Thursday, 30 July 2009

Dan Clark: a likeable type

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July 29, 2009

Dan Clark: a likeable type

How Not to Live Your Life leapt from YouTube to the BBC. Now we ask if its star, Dan Clark, is the new Rik Mayall


It’s that least definable of qualities, isn’t it? Likeability. There are actors and performers who can blow you away technically but you don’t feel particularly attached to them in any way. Then there are the people who may be doing something a bit half-arsed and shambolic, or not quite reaching their full potential, who nonetheless make you go, “Yes, yes! There’s this thing here, this thing I am liking. This is ringing all my bells — even the one at the very top of the tower that usually goes off only in the event of longboats being sighted off the coast of Suffolk. I like this thing here. This thing is happening to me.”

Last week the new sitcom How Not to Live Your Life transferred from BBC Three to BBC Two. Written, directed by and starring Dan Clark, it centres on an emotionally retarded man-boy called Don Danberry, played by Clark. Since it opened on BBC Three, the show has picked up a week-on-week viewer increase of 10 per cent, kicked off a run on BBC Two with 1.2 million viewers, been commissioned for a third series and optioned by CBS in America.

The US networks are clearly interested because HNTLYL has a novel format, and there is nothing an American TV executive loves more than a format. Essentially, HNTLYL’s unique selling point is that it is comedy string theory: at pivotal points in the action, Dan’s life freezes momentarily and he hallucinates various possibilities of subsequent action. In the first scene of the first episode, he wakes after a one-night stand with his bitchy boss and runs through various reactions (taking pictures of her “for my collection”, running away) before finally deciding on sticking a Post-It note to her sleeping face, with the message “Thanks for the sex. It was good,” appellated with a cheerful tick.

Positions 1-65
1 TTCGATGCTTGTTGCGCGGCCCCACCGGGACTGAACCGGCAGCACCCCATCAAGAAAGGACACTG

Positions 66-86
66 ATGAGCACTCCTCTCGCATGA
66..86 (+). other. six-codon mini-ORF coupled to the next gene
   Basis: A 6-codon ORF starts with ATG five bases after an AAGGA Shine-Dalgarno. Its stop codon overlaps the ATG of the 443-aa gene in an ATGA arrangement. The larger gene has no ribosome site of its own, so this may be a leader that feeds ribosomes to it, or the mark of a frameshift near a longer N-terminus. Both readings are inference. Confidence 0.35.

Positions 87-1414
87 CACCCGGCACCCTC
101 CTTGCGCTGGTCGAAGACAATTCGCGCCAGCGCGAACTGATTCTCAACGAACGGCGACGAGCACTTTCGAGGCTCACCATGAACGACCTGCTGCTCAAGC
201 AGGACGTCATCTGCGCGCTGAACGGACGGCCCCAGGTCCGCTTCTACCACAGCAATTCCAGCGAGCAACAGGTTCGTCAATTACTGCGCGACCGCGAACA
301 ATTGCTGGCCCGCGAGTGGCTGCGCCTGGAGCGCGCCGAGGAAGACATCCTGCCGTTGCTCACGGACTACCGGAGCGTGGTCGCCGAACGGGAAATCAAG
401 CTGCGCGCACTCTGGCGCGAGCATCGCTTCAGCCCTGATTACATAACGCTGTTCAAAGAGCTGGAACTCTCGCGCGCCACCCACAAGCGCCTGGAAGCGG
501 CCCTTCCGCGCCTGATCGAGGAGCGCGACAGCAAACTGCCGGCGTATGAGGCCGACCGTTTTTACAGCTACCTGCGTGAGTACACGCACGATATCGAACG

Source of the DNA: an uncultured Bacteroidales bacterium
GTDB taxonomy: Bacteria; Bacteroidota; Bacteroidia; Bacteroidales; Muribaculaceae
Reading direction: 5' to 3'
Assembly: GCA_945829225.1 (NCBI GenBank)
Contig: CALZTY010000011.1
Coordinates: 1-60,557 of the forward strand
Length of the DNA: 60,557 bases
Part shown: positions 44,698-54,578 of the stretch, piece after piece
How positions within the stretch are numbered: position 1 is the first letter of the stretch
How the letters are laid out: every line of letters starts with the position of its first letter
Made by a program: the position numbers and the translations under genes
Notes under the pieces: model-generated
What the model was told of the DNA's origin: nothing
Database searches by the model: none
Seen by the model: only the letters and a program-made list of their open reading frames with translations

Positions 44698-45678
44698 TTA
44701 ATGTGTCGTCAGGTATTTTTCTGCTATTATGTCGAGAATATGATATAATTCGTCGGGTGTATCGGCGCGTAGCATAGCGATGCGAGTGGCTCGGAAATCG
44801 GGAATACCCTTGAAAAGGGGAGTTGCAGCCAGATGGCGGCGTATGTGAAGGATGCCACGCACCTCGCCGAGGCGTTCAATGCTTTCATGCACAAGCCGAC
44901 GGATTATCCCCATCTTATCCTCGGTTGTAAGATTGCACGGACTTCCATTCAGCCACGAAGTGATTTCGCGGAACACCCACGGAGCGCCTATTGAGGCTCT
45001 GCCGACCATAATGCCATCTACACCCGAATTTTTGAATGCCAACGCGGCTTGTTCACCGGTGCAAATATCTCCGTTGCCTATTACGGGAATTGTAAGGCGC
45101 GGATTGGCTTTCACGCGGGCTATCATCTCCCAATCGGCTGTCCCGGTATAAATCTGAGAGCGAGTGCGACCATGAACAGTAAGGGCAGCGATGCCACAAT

As a show, How Not to Live Your Life is undoubtedly flawed. While the format has the clear appeal of a workable gimmick, the writing feels hurried, the performances are pitched at wildly differing levels and sometimes it just drags. But you can’t help but buy Dan Clark. He has this aforementioned likeability thing. With his narcissistic outrage, silly faces and willingness to be totally emotionally grotesque while still projecting a perverse charisma, he is reminiscent of a young Rik Mayall.

“You’re not the first person to mention this,” Clark says, rocking forward in his chair. We are in what interviewers always refer to as “a private members club” when what they really mean is “we are in the Groucho Club but a bit embarrassed about how pretentious that sounds”.

We are several whiskies into what will turn, the bill reveals the next morning, into double figures. Clark looks more, for want of a better word, “normal” in person that he does on TV, despite having, in his words, “receding hair, crooked teeth and a lazy eye”. Comparing him to Rik Mayall unsettles him a little at first, as if he is not quite sure if this will get him into “trouble”.

“As a child I 100 per cent loved Rik Mayall,” he says, warming to the theme. “I mean, him and Ade Edmondson were the real bone fide stars of their generation — in The Comic Strip Presents Rik is the only thing you look at. He’s just all over every scene. I loved him in Bottom. I LOVED HIM IN BOTTOM! You’re not allowed to say that, are you? Christ, this feels like therapy. But no one in the ‘comedy community’ ever refers to Rik because he’s not cerebral. There’s nothing to analyse. So now you still have Keith Allen and French and Saunders around, and everyone has kind of forgotten that Rik was actually the best one. He must have had an influence on me as great as my parents did.”

Clark sits back in his chair, sadly. He has the demeanour of the last remaining monk, charged with keeping some manner of Rik Mayall-based Christianity alive on the West Coast of Ireland in AD600.

It’s not as if Clark’s mission is going that badly. In recent months his time has been taken up with negotiating those management and optioning deals in America.